Subcommittee Votes To Make Cockfighting A Felony - NewsChannel5.com | Nashville News, Weather & Sports

Subcommittee Votes To Make Cockfighting A Felony

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Leighann McCollum, state director of the Humane Society of the United States Leighann McCollum, state director of the Humane Society of the United States
Thomas Farrow, FBI agent Thomas Farrow, FBI agent
State Rep. Eddie BAss, D-Prospect State Rep. Eddie BAss, D-Prospect
State Rep. Eric Watson, R-Cleveland State Rep. Eric Watson, R-Cleveland

NASHVILLE, Tenn. - A House subcommittee approved a bill to make cockfighting a felony in Tennessee.

In Tennessee, fighting with bulls, bears or dogs is a class E felony, but the penalty for cockfighting is a Class A misdemeanor, according to the Humane Society of the United States.

"These animals are bred to fight," said Leighann McCollum, HSUS state director. "They are bred for aggression."

Presently, 34 states and the District of Columbia have made cockfighting a felony, according to the HSUS Web site.

Some Tennessee lawmakers want to do the same when it comes to possessing and training chickens to fight.

Among the people to testify Wednesday before legislators was an FBI agent who worked on a high-profile cockfighting case in East Tennessee.

To him, cockfighting equals big crime. Farrow played a role in dismantling the Del Rio cockfighting pit in Cocke County. More than 100 people were arrested a few years when the more than 60-year-old operation ended.

"We took on a very large corruption case. And that's all cockfighting is - organized gambling," he said. "It's a money-making proposition. Del Reo paid $10,000-$40,000."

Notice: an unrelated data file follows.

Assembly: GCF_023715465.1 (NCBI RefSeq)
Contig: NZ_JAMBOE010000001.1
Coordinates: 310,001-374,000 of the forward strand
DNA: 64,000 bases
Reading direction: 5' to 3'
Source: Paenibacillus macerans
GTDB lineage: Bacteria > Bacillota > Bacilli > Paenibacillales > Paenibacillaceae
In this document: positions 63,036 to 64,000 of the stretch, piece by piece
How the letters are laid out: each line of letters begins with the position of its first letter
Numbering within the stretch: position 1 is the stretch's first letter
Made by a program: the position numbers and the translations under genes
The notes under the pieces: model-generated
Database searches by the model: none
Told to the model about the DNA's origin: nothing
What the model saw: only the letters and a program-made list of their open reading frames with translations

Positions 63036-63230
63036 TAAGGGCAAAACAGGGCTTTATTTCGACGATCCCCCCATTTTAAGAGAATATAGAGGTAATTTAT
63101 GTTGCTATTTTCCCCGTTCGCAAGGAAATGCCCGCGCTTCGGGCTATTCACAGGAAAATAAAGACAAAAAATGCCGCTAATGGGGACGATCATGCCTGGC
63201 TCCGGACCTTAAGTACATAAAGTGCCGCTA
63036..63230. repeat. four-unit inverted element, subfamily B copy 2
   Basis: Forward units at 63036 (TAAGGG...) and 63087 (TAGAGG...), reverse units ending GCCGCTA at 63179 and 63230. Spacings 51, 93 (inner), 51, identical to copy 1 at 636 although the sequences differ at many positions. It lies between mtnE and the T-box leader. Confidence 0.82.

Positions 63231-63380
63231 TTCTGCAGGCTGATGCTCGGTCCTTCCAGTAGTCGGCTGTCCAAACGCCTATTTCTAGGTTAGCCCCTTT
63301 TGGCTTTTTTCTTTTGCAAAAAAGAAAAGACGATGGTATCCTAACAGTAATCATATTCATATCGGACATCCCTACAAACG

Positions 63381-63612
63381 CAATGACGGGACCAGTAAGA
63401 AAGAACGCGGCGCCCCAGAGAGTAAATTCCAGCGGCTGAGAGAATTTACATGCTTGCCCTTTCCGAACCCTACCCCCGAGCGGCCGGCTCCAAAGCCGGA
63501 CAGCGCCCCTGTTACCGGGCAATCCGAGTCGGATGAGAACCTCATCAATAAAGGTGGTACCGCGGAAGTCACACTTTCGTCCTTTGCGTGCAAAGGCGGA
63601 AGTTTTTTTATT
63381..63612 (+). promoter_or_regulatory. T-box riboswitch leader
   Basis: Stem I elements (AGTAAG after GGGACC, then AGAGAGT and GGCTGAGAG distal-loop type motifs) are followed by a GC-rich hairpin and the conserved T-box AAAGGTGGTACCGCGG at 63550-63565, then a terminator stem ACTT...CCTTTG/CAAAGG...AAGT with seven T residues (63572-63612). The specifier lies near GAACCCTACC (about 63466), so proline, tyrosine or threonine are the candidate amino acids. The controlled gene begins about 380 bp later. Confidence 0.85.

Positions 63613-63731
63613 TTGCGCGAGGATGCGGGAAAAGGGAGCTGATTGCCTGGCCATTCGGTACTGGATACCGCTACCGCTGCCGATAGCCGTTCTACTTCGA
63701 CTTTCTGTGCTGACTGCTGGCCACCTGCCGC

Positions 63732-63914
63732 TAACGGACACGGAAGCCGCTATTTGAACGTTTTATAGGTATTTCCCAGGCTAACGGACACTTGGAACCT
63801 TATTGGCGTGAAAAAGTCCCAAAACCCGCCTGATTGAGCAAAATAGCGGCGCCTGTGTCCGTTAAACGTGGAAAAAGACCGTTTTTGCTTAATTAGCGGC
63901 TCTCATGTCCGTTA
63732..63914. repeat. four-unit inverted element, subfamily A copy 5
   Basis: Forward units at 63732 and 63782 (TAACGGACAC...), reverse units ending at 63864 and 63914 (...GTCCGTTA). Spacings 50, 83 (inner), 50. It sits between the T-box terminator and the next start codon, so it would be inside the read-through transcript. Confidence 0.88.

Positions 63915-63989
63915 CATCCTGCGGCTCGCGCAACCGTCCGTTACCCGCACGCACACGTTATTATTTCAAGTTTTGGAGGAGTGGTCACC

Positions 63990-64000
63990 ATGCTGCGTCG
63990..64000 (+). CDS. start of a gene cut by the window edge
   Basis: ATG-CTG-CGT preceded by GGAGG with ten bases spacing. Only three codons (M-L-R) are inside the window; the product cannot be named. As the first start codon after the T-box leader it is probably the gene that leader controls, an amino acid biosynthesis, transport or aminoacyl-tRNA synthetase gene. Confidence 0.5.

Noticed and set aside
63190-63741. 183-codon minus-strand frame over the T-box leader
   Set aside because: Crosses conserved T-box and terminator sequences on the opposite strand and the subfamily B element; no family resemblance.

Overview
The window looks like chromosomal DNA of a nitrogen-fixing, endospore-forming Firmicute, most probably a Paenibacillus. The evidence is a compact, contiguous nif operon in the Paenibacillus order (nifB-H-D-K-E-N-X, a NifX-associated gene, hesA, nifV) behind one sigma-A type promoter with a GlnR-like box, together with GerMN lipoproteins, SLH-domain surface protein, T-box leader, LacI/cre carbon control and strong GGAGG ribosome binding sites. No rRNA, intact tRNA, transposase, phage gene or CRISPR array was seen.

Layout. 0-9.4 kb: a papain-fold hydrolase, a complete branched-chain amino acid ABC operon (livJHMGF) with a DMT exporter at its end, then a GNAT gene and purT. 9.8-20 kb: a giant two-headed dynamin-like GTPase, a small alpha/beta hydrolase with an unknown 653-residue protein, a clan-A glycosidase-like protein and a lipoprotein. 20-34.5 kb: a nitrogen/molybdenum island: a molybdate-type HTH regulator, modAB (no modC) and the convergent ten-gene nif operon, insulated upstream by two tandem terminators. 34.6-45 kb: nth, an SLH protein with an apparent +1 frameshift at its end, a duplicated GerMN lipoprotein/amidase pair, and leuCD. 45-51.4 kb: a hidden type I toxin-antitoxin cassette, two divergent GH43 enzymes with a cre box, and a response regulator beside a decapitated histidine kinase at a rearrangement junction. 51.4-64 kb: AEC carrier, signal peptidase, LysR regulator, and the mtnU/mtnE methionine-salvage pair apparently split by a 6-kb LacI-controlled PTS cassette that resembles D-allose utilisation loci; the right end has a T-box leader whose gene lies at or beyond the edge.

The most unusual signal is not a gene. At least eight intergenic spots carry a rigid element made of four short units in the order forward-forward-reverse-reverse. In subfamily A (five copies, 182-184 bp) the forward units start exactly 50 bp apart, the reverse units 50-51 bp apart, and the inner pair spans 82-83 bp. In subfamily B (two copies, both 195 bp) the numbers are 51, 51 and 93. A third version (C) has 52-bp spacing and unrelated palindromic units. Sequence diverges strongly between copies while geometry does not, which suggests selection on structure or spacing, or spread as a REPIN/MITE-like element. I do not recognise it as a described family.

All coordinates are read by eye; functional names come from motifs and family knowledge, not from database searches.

He said many animals "end up with grievous wounds in the ring."

Some state lawmakers are fighting to change that. They believe cockfighting is far from a cottage industry but an underground big business that attracts a lot of crime.

"There's a huge element of gambling, prostitution, drugs, weapons," Farrow said.

A few lawmakers wondered if making the penalties stricter was necessary.

 "But you know, when we pass this it will be more serious to fight a chicken, than to assault a police officer. Anybody realize that?" said state Rep. Eddie Bass, D-Prospect, a former sheriff.

"I have contacted all my sheriffs and I don't know of a problem in East Tennessee of chicken fighting," said state Rep. Eric Watson, R-Cleveland, who also has law enforcement experience.

Despite the opposition, the bill passed through that committee. Another committee will consider will debate about the bill next week.

Lawmakers have been trying to pass a cockfighting bill for 10 years, but this is the closest it has reached on the House or Senate floor for a final vote.

If the bill passes, cockfighting spectators would also be penalized. They could face up to 11 months in jail and a $2,500 fine.

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